When a 37-year old female patient with a challenging breast scar consulted with Dr. Raffy Karamanoukian in late February, the Los Angeles plastic surgeon knew he was faced with a difficult reconstructive challenge. The patient had undergone close to five attempts to correct a breast deformity that was originally caused by another plastic surgeon ten years prior. Despite countless consultations with plastic surgeons, no surgeon was willing to assume her care.
“All attempts to reconstruct the patient’s breasts had ended up in failure,” adds Dr. Karamanoukian, “…so the next logical step was to think outside the box.” That is when the board-certified US plastic surgeon spoke with Artsakh microsurgeon Dr. Igor Zakaryan, Chief of Plastic Surgery at Central Republic Hospital in Stepanakert. “Despite the Lachin Corridor blockade, Dr. Zakaryan was eager to assist,” notes Dr. Karamanoukian.
For almost a decade, these expert surgeons have managed to keep close ties to one another after having operated together in Stepanakert in 2013 and 2014. Both surgeons have contributed to healthcare initiatives in Artsakh Republic in the fields of plastic surgery and microvascular surgery.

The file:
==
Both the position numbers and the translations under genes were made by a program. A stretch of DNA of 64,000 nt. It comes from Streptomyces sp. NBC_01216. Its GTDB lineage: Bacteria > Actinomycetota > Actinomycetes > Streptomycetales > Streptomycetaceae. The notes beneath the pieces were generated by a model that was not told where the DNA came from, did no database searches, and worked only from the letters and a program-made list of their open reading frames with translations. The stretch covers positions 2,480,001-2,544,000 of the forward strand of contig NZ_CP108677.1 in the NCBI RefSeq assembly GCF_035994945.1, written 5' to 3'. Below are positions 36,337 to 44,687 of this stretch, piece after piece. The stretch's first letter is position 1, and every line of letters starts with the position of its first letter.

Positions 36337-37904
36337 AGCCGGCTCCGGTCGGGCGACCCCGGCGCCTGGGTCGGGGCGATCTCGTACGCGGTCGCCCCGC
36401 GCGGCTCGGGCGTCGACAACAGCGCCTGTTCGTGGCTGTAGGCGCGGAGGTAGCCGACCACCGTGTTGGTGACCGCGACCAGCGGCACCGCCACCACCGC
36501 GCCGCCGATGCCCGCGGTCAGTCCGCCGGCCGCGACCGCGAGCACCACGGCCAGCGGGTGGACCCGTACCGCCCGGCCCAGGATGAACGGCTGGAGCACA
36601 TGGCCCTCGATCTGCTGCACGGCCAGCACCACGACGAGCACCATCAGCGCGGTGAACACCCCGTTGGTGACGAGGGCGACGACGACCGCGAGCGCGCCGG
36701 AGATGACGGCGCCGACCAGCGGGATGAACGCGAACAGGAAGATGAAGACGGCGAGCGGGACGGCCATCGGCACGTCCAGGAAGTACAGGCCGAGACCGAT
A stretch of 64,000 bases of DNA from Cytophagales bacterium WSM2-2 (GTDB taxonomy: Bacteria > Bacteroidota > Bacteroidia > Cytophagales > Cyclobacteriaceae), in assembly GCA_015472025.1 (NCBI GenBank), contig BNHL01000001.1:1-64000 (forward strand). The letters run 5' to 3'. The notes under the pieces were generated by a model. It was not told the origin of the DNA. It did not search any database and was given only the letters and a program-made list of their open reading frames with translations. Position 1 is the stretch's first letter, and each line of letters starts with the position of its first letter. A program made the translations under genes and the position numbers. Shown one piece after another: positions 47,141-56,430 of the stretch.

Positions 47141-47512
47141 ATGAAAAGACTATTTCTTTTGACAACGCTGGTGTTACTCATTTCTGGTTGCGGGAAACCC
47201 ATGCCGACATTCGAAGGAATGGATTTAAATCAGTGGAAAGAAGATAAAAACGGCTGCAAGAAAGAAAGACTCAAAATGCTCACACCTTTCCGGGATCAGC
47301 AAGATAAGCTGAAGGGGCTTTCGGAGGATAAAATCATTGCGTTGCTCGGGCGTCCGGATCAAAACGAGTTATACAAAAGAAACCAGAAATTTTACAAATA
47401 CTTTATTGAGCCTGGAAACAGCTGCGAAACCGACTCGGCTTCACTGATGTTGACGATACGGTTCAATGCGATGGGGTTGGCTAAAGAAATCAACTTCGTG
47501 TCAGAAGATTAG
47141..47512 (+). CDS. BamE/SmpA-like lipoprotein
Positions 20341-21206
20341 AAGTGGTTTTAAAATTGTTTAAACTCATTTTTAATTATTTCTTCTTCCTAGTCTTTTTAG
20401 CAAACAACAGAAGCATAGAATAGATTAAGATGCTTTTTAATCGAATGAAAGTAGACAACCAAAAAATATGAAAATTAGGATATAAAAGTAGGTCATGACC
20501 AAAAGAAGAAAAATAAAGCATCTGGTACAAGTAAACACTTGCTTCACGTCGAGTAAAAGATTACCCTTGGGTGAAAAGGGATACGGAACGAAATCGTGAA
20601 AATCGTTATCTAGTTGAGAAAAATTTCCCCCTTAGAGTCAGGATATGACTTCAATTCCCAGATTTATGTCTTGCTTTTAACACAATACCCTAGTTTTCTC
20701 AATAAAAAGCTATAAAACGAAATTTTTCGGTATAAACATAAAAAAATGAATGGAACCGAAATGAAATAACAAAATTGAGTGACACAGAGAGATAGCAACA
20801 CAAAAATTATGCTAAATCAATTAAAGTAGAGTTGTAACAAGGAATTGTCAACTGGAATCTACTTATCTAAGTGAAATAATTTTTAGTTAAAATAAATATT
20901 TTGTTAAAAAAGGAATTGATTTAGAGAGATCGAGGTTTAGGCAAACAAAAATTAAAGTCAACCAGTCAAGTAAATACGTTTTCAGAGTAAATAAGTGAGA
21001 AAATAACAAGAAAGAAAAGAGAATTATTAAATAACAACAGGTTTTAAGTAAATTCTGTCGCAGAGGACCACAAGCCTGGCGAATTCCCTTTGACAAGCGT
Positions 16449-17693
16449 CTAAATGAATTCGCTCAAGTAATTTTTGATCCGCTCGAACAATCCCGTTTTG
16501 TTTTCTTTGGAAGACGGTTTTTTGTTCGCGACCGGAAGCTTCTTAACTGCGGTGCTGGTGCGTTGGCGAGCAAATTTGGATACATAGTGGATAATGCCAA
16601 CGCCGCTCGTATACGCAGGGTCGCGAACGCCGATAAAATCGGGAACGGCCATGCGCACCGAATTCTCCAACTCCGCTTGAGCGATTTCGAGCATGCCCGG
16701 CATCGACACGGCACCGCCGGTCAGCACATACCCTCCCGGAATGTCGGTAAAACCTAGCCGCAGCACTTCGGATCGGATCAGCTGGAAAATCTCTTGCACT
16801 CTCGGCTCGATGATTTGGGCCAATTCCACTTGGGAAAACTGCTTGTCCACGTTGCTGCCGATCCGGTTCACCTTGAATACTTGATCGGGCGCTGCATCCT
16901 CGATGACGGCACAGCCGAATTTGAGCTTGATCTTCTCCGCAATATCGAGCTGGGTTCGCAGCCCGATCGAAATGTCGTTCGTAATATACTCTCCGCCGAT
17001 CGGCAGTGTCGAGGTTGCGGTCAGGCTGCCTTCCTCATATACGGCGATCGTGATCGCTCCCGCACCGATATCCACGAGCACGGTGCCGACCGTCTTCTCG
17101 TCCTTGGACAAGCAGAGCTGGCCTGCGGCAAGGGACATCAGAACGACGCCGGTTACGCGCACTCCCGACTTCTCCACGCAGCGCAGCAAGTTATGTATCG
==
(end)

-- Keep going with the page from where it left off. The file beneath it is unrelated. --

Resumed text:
The two surgeons diligently reviewed the case online and through multiple telephone consultations; and eventually developed a reconstructive plan that utilized a more obscure surgical technique that was used in reconstructive surgery decades before. “The delayed-flap technique was instrumental in post-war reconstructive efforts since World War II, but it is a procedure that still has limited applicability,” says Dr. Igor Zakaryan. “We chose the technique because every other modern technique had essentially failed.”
Two weeks after her initial consultation, the patient underwent a successful staged operation that helped reconstruct the painful wounds of prior botched plastic surgery. The patient’s prognosis is quite positive, as we have achieved success in the first phase of reconstruction,” adds Dr. Zakaryan. “Having endured years of war, the surgeons in Artsakh are ready and willing to collaborate on an international level.”